The Gallatin River is a tributary of the Missouri River, approximately 120 mi (193 km long), in the U.S. states of Wyoming and Montana. It is one of three rivers, along with the Jefferson and Madison, that converge near Three Forks, Montana, to form the Missouri.
It rises in the northwest corner of Yellowstone National Park, in northwestern Wyoming, in the Gallatin Range of the Rocky Mountains. It flows northwest through Gallatin National Forest, past Big Sky, Montana, and joins the Jefferson and Madison approximately 30 mi (48 km) northwest of Bozeman. U.S. Highway 191 follows the river from the Wyoming border to just outside of Bozeman.
The river was named in July 1805 by Meriwether Lewis at Three Forks. The eastern fork of the three, it was named for Albert Gallatin, the U.S. Treasury Secretary from 1801-14. The western fork was named for President Thomas Jefferson and the central fork for Secretary of State James Madison.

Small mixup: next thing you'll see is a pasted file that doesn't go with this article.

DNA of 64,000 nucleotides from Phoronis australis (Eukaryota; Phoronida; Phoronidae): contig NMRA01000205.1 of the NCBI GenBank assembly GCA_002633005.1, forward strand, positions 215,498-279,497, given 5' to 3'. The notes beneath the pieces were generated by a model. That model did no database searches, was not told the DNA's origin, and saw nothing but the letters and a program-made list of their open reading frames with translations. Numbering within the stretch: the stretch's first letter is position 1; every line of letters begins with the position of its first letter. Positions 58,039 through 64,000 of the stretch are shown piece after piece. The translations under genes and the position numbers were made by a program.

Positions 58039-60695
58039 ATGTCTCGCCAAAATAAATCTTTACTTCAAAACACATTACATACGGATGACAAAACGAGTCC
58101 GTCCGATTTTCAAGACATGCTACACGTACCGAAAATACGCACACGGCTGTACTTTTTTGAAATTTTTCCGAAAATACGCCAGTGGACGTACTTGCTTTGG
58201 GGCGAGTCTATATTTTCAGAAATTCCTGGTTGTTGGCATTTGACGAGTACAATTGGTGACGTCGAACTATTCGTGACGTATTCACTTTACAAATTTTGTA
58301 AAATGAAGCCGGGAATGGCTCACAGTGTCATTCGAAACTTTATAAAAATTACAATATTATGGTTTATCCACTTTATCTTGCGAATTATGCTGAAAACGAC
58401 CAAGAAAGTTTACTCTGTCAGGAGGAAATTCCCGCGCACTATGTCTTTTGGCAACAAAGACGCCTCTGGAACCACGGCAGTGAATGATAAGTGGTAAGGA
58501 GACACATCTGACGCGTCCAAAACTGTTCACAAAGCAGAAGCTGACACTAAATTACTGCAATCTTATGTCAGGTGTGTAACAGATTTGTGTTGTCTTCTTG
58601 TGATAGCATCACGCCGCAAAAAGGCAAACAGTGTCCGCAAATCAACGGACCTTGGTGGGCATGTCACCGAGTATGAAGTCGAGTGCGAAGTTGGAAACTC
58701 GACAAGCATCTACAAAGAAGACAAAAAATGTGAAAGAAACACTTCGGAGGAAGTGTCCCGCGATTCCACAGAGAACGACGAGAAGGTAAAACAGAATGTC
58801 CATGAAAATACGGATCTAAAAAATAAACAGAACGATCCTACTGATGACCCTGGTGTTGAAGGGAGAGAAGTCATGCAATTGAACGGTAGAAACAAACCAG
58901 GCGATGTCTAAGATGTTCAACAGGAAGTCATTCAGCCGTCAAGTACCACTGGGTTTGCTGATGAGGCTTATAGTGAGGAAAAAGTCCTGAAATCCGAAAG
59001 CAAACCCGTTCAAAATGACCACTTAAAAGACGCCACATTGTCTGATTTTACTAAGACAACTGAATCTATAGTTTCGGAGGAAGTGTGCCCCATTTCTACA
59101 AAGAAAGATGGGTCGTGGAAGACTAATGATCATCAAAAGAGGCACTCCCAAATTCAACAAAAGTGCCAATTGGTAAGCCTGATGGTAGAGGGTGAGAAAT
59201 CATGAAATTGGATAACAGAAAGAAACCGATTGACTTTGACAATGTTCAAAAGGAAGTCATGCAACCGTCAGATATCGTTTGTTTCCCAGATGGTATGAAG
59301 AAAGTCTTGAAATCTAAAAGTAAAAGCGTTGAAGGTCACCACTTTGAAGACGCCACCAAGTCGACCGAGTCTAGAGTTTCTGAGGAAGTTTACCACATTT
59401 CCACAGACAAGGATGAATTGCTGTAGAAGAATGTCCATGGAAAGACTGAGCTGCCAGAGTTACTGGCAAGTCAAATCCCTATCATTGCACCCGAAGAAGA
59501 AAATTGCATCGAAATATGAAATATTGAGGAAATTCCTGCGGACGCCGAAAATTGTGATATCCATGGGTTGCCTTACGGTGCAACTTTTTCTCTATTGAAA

The Gallatin River is one of the best whitewater runs in the Yellowstone-Teton Area. In June, when the snowmelt is released from the mountains, the river has a class IV section called the "Mad Mile." This section is over a mile long and contains continuous stretches of challenging whitewater. Rafting companies offer trips on this river - on the Mad Mile Section as well as other, less challenging sections.
The Gallatin River is an amazingly scenic river - winding through high alpine meadows, dropping into the rocky Gallatin Canyon, and flowing out into the Gallatin Valley. It is an exceptionally popular fly fishing destination for rainbow trout, brown trout and mountain whitefish. Portions of the river are designated as a Blue Ribbon trout stream while the remainder is designated Red Ribbon by the Montana Fish, Wildlife and Parks Department.
Parts of the movie A River Runs Through It were filmed on the Gallatin.
The river is a Class I water from Taylors fork to its confluence with the Missouri for the purposes of public access for recreational purposes.